Men and women work and study side-by-side at nearly all levels these days, and your son should feel totally comfortable seeing women as more than just potential romantic partners.
Few things are cuter than the sight of your little boy holding hands with a little girl in his kindergarten classroom, or watching as your daughter puts her arm around a little boy from her tee-ball team. At that moment, parents often assume that what they’re witnessing is young love, even if their child has never had a crush and is just expressing affection.
While it may be tempting to call your child’s friend a girlfriend or boyfriend, or to tease them about having a crush, here are seven important reasons to resist.
1. You teach your son that the only role for girls in his life is as a romantic partner.
If every time your son hangs out with a little girl, you call her his “girlfriend” rather than a friend, buddy, or pal, you’re sending him the message that girls and boys can’t be friends.
Boys don’t need more of this message in their lives. Everywhere they turn, women are used as sex objects to sell products. Casting all the girls he hangs out with as a “girlfriend” or “potential girlfriend” sets the precedent that girls can’t ever just be his friends, which sets them apart from boys, rather than equals.
2. You teach your daughter that her only value to boys is in being attractive or desired.
When your daughter hears you call her buddy her “little boyfriend,” she’s being told that her role in relationships with boys is to be the girlfriend, not the friend who happens to be a girl.
The downside of sending this message is that you set your daughter up to believe that every boy she’s friends with needs to eventually fall in love with her or should find her attractive as a romantic partner.
That’s an unhealthy message that doesn’t need more reinforcement in this society. As it is, girls are told that their value is in how beautiful they are and how much boys and men desire them.
3. Your teasing may cause more damage than you think.
It might be tempting to joke with your child about their friendship, and it may even seem very good-natured to you. But to a kid, this teasing can be very hurtful.
Dr. John Duffy, clinical psychologist and author of The Available Parent, has seen this first-hand.
“I’ve worked with kids who have been VERY embarrassed, nearing shame, when their parents romanticize this type of friendship through teasing. In some instances, it can get upsetting enough as to end the relationship,” he explains.
Dr. Duffy also notes that “the teasing itself may provide an odd lens through which to view opposite sex relationships later in life (specifically that they may feel wrong, or embarrassing, or mock-worthy, or shameful), and may even make such relationships less appealing as a child gets older.”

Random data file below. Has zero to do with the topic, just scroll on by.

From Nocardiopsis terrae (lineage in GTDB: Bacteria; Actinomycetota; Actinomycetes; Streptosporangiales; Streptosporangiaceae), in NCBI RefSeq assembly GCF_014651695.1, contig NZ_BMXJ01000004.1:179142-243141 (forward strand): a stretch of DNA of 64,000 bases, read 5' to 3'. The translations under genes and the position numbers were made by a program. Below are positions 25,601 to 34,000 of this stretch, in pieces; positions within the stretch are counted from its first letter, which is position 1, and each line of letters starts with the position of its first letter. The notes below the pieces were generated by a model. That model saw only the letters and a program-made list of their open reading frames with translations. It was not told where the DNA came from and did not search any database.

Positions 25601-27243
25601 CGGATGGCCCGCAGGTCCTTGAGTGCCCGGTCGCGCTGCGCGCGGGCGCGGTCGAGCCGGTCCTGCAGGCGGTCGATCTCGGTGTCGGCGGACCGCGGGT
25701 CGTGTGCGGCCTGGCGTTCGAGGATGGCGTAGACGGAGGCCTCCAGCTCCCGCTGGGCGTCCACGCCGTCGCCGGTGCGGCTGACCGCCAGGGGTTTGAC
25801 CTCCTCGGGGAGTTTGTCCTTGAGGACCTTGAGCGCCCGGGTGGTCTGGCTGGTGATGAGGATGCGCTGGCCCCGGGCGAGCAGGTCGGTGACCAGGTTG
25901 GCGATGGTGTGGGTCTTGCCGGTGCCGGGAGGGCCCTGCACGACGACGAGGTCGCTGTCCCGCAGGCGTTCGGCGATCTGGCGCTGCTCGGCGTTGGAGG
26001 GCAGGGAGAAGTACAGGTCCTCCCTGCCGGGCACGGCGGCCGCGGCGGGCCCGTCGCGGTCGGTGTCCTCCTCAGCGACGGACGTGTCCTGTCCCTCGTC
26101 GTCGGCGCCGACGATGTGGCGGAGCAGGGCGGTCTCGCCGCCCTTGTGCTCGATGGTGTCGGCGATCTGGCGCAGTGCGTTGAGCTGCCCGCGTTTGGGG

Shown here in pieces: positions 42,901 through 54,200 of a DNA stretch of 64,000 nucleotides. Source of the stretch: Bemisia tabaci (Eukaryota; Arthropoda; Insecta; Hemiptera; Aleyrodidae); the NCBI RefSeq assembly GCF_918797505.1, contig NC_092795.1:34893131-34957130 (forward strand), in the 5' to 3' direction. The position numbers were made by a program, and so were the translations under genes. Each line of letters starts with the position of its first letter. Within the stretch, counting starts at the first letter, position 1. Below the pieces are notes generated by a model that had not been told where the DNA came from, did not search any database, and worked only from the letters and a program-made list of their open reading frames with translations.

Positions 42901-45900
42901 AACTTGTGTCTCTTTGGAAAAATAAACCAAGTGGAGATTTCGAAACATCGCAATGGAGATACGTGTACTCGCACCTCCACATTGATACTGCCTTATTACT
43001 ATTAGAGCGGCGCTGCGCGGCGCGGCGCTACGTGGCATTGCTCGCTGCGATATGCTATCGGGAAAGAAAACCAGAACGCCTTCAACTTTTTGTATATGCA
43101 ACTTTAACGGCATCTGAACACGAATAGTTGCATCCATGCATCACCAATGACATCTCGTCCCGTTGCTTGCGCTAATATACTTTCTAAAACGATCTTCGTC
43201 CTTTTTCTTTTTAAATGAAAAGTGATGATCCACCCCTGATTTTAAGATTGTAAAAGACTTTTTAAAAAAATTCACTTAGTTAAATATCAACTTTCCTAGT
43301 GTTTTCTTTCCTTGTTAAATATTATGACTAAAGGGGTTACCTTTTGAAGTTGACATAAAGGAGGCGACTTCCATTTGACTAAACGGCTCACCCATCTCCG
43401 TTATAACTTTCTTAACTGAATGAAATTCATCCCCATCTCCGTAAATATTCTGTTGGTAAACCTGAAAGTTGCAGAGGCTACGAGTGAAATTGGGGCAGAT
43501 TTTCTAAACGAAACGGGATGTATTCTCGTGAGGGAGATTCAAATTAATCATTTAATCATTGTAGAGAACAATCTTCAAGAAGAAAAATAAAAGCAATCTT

4. You presume that you know what your child’s sexual orientation will be.
While it seems innocent to call your 5-year-old son’s best girl buddy his girlfriend, it becomes less innocent as he grows up and discovers his own sexual orientation. Same, of course, applies to girls.
For some kids, a parent who presumes their child’s sexual orientation in this way can cause harm down the road when the child starts to reconcile their sexuality with what their parents expect from them. This can be very painful and make the coming out process harder than it may already be.
5. You may turn an innocent, child-like crush into something too adult for your child to understand.
Some kids seem to be born with crushes, while others don’t even feel a twinge until adolescence or older. Regardless, kids should feel like they get to define their feelings for themselves and set the terms for their friendships.
It’s important to remember that small kids’ crushes are innocent and not the same as the kinds they’ll have when they get older. Expecting little kids to behave the way grownups do can push them or the child they like into something they’re not ready for.
6. Your child may act like a romantic partner rather than a buddy without their friend’s consent.
If a little boy comes to school talking about being in love with a girl in his class or making public declarations about her beauty, it may seem romantic or sweet at first.
That little girl may not feel the same way and is probably too young to know how to handle the unwanted attention. She may feel ashamed and embarrassed or even pressured to reciprocate his feelings, which is not a healthy experience.
The same is true for little boys who receive unwanted attention from girls. Suggesting your child act toward a crush the way a teenager would does not consider the feelings of the other child.
Instead, suggest some questions for your child to think through in order to encourage empathy:
How might she feel if you stood up and said she was the most beautiful woman in the world?
How might he feel if you kissed him on the cheek on the playground?
What if the child felt very embarrassed?
Is there a better way to handle these feelings?
7. You deprive your child of the lessons kids learn when they have platonic boy-girl friendships.
While this may seem like a small problem now, the modern workplace is not a healthy place to carry the mindset that boys and girls (or men and women) can’t be just friends.
Men and women work and study side-by-side at nearly all levels these days, and your son should feel totally comfortable seeing women as more than just potential romantic partners — for his sake and the women and girls around him. And your daughter should learn that her value is equal to that of any man she works beside, regardless of whether he finds her attractive.
“Why Your Son Being Friends with a Girl Should Be NBD” by Joanna Schroeder originally appeared on Babble.com.
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